The only real foothold France now held in the New World were through its West Indies possessions. Great Britain now came out as a world power and probably the strongest nation up until the USA’s uprising. 7. Many European, especially British, events and ideas helped influence the American Revolution and drive the colonists to rebel. The John Wilkes affair which challenged the Kings power and the influence of Parliament. John Wilkes criticized the peace negotiations with France after the Seven Years’ War and gained much support from mall property owners and the nobles who wished to drain the kings power.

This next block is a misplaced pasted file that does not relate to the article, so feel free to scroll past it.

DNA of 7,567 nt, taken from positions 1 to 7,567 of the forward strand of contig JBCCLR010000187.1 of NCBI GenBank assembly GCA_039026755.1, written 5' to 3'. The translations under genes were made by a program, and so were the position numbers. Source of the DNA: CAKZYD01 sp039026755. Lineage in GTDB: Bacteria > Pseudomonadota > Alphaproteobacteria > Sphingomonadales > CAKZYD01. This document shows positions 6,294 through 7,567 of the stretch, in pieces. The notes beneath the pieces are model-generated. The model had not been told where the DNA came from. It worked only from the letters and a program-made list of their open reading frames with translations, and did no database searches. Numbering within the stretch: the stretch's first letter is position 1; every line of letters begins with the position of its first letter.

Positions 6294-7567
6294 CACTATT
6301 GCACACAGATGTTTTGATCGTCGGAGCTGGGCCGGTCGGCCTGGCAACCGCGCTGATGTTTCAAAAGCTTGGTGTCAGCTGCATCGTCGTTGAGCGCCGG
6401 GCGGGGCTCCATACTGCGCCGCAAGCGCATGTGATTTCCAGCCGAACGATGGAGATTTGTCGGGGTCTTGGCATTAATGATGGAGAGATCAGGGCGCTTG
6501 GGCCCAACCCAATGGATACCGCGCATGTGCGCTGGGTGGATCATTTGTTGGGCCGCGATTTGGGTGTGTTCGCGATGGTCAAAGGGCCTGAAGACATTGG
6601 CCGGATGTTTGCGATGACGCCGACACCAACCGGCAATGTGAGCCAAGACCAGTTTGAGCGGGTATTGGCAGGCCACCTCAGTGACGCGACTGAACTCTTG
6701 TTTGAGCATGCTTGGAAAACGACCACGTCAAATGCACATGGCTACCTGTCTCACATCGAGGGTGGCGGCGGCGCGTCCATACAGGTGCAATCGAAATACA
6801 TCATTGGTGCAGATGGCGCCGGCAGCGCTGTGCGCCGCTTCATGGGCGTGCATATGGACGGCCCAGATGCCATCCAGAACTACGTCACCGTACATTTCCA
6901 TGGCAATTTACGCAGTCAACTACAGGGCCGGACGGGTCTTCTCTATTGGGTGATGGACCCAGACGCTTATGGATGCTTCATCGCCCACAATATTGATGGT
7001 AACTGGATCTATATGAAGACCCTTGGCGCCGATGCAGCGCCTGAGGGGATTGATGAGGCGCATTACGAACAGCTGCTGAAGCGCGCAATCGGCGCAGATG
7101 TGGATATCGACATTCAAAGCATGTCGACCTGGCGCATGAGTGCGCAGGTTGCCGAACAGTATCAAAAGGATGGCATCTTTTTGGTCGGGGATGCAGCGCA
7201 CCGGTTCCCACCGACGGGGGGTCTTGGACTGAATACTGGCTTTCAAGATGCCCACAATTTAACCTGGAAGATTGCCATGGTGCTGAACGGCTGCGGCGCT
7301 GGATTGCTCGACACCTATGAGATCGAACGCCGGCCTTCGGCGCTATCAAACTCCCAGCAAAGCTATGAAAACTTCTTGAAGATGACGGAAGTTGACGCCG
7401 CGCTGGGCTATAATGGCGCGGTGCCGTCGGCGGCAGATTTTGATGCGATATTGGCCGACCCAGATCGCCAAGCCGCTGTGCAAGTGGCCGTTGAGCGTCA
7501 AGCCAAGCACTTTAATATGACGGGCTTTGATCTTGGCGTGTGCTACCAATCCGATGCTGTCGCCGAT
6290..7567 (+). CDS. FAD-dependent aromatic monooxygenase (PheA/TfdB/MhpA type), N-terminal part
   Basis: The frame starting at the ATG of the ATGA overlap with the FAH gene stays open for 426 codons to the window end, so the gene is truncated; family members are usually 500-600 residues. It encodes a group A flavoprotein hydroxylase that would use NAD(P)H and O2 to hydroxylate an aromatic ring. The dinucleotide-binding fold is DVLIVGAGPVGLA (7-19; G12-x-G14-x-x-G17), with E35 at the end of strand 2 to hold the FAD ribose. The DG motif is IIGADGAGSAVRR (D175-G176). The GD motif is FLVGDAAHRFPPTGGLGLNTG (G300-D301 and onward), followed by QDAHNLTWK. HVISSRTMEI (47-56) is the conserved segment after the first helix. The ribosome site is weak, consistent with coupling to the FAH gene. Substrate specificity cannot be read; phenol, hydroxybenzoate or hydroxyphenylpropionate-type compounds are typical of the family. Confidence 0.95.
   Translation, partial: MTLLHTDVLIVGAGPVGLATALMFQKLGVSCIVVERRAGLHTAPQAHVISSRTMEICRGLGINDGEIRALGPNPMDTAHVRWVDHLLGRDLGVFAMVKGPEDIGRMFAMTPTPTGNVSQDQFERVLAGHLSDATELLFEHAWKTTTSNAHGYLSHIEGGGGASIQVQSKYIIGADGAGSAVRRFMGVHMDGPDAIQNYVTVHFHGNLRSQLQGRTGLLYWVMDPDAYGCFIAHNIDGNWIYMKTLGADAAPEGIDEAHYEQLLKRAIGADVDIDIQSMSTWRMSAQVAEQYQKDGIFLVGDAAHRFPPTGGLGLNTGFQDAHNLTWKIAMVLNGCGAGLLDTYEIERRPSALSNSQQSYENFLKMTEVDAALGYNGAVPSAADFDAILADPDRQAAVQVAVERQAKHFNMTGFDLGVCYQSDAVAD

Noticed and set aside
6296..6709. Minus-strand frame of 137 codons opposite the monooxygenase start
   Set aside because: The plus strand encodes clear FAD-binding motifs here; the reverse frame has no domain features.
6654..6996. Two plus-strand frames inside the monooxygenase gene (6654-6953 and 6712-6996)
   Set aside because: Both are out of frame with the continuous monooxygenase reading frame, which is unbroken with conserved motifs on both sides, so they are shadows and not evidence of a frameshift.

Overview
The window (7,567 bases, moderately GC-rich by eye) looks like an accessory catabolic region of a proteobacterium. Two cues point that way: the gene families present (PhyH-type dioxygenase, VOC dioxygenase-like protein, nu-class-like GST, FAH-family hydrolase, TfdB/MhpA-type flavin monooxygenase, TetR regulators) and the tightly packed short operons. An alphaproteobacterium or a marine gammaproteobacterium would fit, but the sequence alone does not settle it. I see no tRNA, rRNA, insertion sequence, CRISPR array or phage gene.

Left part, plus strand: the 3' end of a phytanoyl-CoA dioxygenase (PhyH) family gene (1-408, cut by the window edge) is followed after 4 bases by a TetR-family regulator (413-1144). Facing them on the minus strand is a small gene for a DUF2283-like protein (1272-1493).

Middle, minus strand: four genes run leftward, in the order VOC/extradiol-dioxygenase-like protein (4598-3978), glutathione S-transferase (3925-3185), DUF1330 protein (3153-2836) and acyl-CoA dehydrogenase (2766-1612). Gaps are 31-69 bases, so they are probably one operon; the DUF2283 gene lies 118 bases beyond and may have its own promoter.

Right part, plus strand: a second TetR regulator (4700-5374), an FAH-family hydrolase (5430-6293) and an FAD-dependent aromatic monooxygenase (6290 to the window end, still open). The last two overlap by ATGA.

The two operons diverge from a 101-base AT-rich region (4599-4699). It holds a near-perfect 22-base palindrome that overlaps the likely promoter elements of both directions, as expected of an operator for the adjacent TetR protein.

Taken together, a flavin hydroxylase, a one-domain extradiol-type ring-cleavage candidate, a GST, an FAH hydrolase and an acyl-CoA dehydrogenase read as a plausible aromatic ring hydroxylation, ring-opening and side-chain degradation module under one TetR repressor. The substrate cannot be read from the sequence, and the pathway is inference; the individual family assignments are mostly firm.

America saw these demonstrations of proof as to the tyrannical nature of a monarchy. The Glorious Revolution also showed to the colonists how sometimes a new government must be instated to protect the people. Thinkers like John Locke and Thomas Paine also widely influenced the minds of many Americans. The American Revolution also caused a domino effect over much of the New World colonies like Haiti and other South American areas. It displayed the Enlightenment characteristics and helped inspire the French revolution. Great British political radicals saw that taxation of their North American colonies as far and Just. England had protected and defended them throughout the Seven Years’ War and they must share some of the burden. Also, American colonists paid significantly less taxes than the English citizens in Great Britain so they had no reason to complain. Americans were outraged because they were only represented through virtual representation. They felt that if the Parliament wished to tax the colonies, they must give them fair representation in Parliament, “no taxation without